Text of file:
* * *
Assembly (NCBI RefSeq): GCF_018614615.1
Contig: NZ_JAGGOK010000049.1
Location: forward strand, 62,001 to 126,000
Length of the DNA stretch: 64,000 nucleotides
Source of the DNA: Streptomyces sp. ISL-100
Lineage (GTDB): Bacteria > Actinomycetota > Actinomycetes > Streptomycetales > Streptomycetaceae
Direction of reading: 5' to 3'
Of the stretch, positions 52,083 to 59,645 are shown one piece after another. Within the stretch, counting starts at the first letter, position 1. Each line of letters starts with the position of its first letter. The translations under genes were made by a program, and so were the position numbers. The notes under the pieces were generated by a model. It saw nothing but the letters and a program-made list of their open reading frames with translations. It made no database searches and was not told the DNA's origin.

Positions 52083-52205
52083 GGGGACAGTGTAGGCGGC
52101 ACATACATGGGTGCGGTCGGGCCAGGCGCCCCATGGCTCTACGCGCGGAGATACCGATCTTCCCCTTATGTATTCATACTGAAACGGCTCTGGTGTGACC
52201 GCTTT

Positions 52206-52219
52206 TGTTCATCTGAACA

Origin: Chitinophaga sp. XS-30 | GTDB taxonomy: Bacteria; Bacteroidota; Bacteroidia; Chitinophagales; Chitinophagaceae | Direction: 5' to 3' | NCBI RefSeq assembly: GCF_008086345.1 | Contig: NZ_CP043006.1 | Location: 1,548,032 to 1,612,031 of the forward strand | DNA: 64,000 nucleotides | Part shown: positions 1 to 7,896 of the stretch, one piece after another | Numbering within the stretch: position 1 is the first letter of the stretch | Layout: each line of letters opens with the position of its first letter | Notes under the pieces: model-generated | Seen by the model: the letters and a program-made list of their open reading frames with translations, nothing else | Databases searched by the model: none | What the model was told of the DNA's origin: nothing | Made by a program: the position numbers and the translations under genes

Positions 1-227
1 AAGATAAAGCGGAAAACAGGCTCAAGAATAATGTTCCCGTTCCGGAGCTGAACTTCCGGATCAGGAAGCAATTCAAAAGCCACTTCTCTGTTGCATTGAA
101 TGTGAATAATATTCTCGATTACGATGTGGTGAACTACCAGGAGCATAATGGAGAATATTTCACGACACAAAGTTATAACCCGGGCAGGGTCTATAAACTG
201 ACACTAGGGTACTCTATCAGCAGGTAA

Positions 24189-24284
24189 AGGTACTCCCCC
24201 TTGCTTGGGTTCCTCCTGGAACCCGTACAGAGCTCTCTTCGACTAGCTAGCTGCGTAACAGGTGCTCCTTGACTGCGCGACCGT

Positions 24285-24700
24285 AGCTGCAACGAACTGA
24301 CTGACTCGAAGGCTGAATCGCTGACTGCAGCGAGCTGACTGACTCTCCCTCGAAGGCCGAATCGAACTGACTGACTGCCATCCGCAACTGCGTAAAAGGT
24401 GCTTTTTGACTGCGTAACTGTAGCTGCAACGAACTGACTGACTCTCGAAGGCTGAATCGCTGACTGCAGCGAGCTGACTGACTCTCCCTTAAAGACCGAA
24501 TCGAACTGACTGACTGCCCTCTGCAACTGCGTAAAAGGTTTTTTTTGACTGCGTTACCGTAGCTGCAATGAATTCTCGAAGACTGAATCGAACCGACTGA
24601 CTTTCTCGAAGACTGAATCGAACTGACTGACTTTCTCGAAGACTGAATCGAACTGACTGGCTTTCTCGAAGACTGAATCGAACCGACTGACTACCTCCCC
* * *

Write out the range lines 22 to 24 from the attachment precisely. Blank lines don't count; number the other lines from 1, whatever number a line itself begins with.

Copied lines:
24201 TTGCTTGGGTTCCTCCTGGAACCCGTACAGAGCTCTCTTCGACTAGCTAGCTGCGTAACAGGTGCTCCTTGACTGCGCGACCGT

Positions 24285-24700
24285 AGCTGCAACGAACTGA